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Question of the Day
He’s watching, waiting.
This is all new for McCoy, the former Texas star who won more games than any other quarterback in college football history. He’s a third-stringer now, buried on Cleveland’s depth chart below starter Jake Delhomme and backup Seneca Wallace.
“It’s hard,” he said.
It’s not going to get easier anytime soon for McCoy, either. Barring injuries, he’s slated to spend the season in an understudy’s role, learning how to play the NFL’s most demanding and challenging position as a third-stringer. It’s going to take some getting used to.
“It’s definitely something I’ve got to work on and I’ve got to learn,” said McCoy, who slid to the third round in April’s draft before being snatched by the Browns. “It is hard, especially over the last four years where you’ve taken every rep and every snap in every game. I just got to get used to it because it’s going to be the same way all season and I’ve got to be ready to go and make some plays.”
While waiting for his time to come, McCoy has immersed himself in Cleveland’s thick playbook. Unfortunately, it doesn’t have a chapter dedicated to patience. McCoy admits that isn’t one of his virtues. Given an assignment, he would prefer to knock it out and move on to the next one.
He doesn’t have that luxury anymore.
McCoy is starting from scratch as a pro.
“I think it’s universal for most rookies,” he said after practice earlier this week. “Some rookies step right in and play. Hats off to them. I’m just trying to be the best I can be in the situation that I’m in and when it’s time, it’s time.”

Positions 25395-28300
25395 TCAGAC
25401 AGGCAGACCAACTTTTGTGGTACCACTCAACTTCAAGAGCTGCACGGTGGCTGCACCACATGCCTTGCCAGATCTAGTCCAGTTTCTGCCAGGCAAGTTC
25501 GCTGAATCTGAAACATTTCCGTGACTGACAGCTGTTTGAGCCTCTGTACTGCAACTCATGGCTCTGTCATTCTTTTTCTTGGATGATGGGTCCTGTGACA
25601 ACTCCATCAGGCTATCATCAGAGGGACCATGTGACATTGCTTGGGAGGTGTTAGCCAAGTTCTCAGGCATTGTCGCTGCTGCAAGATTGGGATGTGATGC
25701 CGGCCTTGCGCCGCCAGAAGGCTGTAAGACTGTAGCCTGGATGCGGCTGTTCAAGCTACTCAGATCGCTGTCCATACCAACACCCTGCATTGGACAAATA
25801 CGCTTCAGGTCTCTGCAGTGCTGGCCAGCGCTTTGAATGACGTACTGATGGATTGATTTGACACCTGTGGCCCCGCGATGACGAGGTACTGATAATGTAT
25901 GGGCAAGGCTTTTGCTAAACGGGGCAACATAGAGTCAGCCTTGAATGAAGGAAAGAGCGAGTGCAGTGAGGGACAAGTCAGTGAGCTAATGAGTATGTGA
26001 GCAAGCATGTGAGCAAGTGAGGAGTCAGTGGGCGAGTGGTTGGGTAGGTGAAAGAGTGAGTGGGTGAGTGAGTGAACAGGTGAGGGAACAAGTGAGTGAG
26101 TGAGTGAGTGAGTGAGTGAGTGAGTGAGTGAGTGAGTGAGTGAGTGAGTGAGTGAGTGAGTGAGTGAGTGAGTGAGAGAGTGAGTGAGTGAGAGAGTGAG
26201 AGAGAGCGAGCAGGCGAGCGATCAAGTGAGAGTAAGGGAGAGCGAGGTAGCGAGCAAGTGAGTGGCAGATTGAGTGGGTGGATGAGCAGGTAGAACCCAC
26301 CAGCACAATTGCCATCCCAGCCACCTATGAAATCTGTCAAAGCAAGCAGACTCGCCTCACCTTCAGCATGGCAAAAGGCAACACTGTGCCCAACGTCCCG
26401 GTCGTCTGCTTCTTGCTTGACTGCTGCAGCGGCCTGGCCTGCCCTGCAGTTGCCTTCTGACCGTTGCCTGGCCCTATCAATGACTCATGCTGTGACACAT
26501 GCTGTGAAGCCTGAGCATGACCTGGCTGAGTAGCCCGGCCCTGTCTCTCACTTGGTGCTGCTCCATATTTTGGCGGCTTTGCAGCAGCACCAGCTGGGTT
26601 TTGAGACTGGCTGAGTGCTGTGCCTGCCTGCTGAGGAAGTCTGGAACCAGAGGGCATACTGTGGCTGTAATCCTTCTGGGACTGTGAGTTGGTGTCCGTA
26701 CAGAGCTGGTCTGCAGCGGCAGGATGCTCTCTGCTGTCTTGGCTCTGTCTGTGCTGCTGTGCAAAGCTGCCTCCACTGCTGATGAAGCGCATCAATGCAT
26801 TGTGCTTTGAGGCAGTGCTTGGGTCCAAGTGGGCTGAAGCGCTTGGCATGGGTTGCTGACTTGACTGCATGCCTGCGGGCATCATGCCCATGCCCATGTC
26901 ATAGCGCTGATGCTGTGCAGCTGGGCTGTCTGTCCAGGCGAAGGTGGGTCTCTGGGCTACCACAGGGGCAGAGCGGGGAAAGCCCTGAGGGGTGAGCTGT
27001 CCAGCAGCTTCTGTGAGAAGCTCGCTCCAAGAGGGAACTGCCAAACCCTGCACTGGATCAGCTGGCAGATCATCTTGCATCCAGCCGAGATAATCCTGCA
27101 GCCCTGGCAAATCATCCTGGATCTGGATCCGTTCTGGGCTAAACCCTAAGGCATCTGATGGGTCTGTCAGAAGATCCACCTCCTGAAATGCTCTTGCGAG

McCoy, who threw for more than 13,000 yards and 112 touchdowns with the Longhorns, would like nothing more than to play immediately. But he understands his current status and is tapping into Delhomme and Wallace’s experience to make him a better player.
Delhomme remembers what it’s like to be a wide-eyed rookie, lost in the dizzying speed of a game moving at warp speed compared to college ball. Delhomme has been impressed with McCoy’s eagerness to learn and passion to improve. He’s willing to mentor and help the 23-year-old’s transition.
“He’s very intelligent, that’s one thing you can tell just being in meetings, and it’s important to him,” Delhomme said. “If it’s not important to somebody, then they’re really not going to give you everything they have. He wants to be good. He’s not getting a whole lot of reps right now, but he’s doing a really good job.”
“It’s hard,” he said. “I did the same thing. I started all four years in high school and all four years in college. You get to the NFL, I was on a knee for 90 percent of the practice just watching. It’s a major adjustment. There’s no other way around it.”
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